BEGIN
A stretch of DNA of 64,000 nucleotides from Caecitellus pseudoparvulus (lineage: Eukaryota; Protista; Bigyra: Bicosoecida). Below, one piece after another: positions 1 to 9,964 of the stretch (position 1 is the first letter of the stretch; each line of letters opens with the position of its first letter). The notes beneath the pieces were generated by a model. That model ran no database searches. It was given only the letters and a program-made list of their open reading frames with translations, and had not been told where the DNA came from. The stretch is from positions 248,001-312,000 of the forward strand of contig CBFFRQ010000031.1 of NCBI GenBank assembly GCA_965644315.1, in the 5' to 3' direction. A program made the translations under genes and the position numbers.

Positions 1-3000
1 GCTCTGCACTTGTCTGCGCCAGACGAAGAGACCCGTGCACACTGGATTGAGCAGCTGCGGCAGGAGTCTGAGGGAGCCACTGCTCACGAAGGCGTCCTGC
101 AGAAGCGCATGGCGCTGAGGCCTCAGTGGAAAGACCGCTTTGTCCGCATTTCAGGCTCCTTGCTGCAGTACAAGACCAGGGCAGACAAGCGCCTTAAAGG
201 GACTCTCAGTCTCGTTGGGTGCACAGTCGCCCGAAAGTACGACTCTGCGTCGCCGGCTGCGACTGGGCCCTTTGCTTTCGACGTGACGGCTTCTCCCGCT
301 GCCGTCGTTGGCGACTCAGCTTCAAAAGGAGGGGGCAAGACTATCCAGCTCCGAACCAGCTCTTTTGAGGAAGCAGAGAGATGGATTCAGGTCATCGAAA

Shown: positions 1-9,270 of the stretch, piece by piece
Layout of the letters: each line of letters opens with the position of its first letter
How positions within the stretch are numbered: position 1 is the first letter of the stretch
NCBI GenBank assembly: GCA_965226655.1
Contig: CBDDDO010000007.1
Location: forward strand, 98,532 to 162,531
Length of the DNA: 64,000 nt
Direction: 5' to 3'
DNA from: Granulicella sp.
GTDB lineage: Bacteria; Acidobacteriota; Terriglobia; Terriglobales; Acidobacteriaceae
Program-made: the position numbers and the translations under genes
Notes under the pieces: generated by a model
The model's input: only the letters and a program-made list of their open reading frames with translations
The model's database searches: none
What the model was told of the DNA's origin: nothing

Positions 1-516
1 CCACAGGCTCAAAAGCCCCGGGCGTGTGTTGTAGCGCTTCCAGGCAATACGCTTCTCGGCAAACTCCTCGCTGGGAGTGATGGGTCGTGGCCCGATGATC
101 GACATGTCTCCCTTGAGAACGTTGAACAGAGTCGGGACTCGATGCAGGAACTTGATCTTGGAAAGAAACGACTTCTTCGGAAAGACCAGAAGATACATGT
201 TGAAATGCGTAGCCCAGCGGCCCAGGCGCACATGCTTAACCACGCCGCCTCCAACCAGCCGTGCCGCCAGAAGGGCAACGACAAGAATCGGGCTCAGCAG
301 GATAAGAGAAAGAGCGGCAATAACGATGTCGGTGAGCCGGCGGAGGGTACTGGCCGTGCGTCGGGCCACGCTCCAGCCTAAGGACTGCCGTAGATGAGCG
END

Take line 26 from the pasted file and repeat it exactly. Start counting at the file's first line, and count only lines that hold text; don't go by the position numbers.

301 GATAAGAGAAAGAGCGGCAATAACGATGTCGGTGAGCCGGCGGAGGGTACTGGCCGTGCGTCGGGCCACGCTCCAGCCTAAGGACTGCCGTAGATGAGCG